I have always got on well with prisoners. I think it is because they see me as another kind of drop out. I’ve dropped out in a certain direction and they have dropped out in another. We are not quite acceptable to the establishment — or at least not until recently. Now I’m an OBE my mother is almost happy with me (for the first time in 32 years. She used to expect that I would sooner or later grow out of monasticism but I think she is now beginning to accept the idea that that might not happen.)

When I discovered that there were so many jails in this country and was spending a lot of my time travelling from one jail to another, I decided, together with someone helping me at the time, to set up an organisation and do the job properly. That was how Angulimala, the Buddhist Prison Chaplaincy, was founded in 1985. Now, we have a team of about 50 people visiting around 120 establishments. So, for twenty-six years I’ve been wandering around British prisons. Sometimes they say I’ve done a longer sentence than most of the people inside…

I was pleased when I saw the citation for my OBE, ‘Services to Prisoners’. It wasn’t ‘Services to the Prison Service’, which it could easily have been. I was pleased, because prisoners are human beings like all of us, and they matter. They are as capable as most of us are of doing good things as well as bad, skilful things as well as unskilful things. They are no different in most respects. The only difference is that they got caught. Although crime is very common, and many people, even respectable people, fiddle their income tax and other sorts of things, most people get away with it.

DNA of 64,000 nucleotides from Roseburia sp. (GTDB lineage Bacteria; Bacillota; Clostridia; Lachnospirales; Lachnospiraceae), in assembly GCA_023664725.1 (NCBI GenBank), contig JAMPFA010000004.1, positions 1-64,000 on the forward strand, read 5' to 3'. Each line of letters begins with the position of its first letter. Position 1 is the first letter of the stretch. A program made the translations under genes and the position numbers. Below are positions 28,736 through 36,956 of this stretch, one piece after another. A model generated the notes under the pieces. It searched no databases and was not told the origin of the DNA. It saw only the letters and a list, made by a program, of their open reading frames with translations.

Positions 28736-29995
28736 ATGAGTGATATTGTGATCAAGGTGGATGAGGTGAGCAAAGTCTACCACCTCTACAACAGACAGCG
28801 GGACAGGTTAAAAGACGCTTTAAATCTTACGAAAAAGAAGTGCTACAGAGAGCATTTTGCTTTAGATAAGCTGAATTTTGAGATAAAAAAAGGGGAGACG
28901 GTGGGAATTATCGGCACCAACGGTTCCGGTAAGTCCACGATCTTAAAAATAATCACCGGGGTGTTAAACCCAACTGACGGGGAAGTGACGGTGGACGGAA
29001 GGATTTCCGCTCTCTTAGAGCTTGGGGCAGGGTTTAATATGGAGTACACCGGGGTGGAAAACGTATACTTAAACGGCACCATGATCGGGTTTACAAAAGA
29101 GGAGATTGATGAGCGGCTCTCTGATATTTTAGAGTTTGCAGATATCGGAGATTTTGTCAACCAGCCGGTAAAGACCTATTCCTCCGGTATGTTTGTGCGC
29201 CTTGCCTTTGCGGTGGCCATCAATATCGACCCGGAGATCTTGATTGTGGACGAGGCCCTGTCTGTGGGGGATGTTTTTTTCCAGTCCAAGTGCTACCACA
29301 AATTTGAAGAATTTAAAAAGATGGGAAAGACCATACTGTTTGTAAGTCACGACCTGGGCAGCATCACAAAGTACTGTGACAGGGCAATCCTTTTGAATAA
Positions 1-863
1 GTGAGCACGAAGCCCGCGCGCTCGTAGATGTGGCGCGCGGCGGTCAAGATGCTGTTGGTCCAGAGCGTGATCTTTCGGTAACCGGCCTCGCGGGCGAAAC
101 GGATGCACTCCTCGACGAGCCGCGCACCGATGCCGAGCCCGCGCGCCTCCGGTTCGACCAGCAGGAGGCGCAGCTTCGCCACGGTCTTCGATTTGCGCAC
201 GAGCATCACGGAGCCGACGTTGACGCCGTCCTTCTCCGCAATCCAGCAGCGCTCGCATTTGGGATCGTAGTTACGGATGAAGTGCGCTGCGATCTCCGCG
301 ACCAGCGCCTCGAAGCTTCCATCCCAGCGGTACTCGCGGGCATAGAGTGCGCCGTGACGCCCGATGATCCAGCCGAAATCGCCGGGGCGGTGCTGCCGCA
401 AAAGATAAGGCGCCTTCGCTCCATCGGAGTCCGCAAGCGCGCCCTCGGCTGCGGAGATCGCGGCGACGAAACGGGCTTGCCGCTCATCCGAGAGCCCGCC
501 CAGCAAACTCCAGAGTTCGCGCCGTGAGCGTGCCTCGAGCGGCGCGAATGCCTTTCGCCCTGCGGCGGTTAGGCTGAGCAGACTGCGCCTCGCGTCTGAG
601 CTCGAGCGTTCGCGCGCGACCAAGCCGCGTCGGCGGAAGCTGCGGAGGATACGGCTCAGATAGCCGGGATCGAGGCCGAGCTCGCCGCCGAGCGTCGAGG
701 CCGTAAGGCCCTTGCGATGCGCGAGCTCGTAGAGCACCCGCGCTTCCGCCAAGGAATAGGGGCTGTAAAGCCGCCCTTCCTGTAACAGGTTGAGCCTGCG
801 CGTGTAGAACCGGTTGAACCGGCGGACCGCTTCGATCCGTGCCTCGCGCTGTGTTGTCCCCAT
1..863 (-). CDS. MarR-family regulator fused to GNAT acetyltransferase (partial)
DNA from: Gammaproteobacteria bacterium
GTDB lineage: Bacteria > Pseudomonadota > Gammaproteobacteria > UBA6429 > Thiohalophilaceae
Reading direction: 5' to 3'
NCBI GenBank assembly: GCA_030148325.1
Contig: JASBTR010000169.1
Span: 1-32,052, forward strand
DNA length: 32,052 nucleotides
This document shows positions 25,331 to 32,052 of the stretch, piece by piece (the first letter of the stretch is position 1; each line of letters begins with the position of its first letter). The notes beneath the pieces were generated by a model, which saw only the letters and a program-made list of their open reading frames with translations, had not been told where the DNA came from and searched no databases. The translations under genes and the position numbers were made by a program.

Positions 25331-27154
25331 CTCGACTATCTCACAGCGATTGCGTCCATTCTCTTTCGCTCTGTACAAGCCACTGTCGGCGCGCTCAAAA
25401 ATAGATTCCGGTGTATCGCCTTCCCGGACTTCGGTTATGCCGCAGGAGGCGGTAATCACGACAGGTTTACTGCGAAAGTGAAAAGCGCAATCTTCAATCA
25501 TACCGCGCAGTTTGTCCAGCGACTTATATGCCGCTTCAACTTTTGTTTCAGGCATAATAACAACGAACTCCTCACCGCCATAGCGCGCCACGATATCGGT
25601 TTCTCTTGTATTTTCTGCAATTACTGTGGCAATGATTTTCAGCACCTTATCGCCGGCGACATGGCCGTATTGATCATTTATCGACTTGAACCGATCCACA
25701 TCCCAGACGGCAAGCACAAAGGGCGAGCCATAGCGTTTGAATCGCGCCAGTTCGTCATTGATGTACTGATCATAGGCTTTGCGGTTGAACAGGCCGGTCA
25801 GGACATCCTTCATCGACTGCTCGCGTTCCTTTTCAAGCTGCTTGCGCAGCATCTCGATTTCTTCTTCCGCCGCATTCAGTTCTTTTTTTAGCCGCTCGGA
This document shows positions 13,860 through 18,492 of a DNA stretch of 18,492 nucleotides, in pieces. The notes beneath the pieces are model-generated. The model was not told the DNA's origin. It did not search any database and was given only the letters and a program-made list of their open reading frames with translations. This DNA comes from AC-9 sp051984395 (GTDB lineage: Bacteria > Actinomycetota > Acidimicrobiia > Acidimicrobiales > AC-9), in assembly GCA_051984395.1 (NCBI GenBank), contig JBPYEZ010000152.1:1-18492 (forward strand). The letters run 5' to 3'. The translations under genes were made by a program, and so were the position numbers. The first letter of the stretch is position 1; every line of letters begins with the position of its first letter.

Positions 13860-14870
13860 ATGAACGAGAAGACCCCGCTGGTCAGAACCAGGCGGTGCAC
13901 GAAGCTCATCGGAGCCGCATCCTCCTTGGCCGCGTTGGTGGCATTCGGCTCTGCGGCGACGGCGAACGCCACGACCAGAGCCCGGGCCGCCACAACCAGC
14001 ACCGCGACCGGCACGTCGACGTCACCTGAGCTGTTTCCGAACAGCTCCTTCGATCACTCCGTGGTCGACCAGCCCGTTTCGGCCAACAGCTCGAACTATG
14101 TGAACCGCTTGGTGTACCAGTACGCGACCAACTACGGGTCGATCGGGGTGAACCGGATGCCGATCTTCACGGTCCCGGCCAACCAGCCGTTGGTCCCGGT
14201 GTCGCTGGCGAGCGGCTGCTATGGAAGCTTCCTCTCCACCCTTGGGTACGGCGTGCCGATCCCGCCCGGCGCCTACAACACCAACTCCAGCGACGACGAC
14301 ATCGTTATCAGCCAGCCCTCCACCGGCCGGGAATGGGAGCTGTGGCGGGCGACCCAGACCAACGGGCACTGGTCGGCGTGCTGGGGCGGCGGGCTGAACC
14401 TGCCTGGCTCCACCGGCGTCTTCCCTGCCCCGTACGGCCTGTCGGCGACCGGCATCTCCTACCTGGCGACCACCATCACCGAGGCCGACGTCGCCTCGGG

There have been one or two Thai and Indian prisoners I’ve known who have allegedly been innocent of what they have been convicted of. Their reaction to it has been quite commendable. They have told me, “It’s kamma. I must have done something in the past to have deserved this.” They’ve said,“I am not guilty of what they have got me here for”, but they have accepted their situation and got on with their sentences, rather than fighting them.

I don’t often nowadays accept invitations to give talks to Buddhist societies and the like because at those events I feel I am being asked to be a kind of entertainer and I object to that, whereas in the prisons we’re doing some work. In fact, that is what attracts me most to Buddhism. It is something that can be applied and worked on. It’s not about becoming someone or something. It’s something to do, enabling you to develop your understanding.